Generally, venture capitalists like to finance firms during the early and second stages, when growth is rapid, and cash out of the venture once it’s established. At that time, the business owner can choose to take the company public, repurchase the investor’s stock, merge with another firm, or in some circumstances, liquidate the business.
There are several types of venture capital:
- Private venture capital partnerships are perhaps the largest source of risk capital. They generally look for businesses that have the capability to generate a 30 percent return on investment each year. They like to actively participate in the planning and management of the businesses they finance and have very large capital bases – millions of rands’ worth – to invest at all stages.
- Industrial venture capital pools usually focus on funding firms that have a high likelihood of success, such as high-tech firms or companies using state-of-the-art technology in a unique manner.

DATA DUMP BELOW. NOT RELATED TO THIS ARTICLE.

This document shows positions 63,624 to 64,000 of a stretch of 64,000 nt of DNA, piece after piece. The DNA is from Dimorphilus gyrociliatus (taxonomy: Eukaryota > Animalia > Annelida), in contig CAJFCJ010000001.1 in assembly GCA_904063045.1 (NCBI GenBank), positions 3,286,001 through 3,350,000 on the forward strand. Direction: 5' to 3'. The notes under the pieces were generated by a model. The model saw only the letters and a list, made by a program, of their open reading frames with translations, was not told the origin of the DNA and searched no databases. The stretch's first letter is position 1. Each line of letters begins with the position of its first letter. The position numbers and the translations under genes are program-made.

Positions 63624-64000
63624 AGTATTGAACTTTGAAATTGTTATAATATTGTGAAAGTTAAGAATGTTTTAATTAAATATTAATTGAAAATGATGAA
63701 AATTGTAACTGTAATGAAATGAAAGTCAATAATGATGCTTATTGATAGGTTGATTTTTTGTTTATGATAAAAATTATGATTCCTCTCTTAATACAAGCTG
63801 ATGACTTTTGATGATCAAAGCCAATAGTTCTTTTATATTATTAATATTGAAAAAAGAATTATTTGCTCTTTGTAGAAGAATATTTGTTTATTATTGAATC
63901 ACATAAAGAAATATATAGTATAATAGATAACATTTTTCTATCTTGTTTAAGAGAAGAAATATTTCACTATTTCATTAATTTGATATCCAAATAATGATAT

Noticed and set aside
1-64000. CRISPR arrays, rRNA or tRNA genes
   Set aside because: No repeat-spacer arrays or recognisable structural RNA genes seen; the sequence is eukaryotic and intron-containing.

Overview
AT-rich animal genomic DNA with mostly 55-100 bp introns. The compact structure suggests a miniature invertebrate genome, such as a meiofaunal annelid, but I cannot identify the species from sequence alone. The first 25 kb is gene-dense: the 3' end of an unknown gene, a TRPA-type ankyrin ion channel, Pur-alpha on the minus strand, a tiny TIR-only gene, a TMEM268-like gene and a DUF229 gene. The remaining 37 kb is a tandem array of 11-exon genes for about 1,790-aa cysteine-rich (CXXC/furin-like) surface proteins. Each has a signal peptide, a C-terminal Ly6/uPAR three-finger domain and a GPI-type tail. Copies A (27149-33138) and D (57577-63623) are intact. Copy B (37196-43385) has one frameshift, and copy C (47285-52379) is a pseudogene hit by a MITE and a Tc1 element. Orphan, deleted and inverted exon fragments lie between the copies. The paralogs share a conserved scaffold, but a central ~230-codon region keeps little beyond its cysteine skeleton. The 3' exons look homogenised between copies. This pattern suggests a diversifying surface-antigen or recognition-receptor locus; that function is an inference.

- Investment banking firms traditionally provide expansion capital by selling a company’s stock to public and private equity investors. Some have also formed their own venture capital divisions to provide risk capital for expansion and early-stage financing.
- Individual private investors, also known as angels, can be friends and family who have only a few thousand rands to invest, or well-heeled people who have built successful businesses in a similar industry and want to invest their money as well as their experience in a business.
- Before approaching any investor or venture capital firm, do your homework and find out if your interests match their investment preferences. The best way to contact venture capitalists is through an introduction from another business owner, banker, attorney or other professional who knows you and the venture capitalist well enough to approach them with the proposition.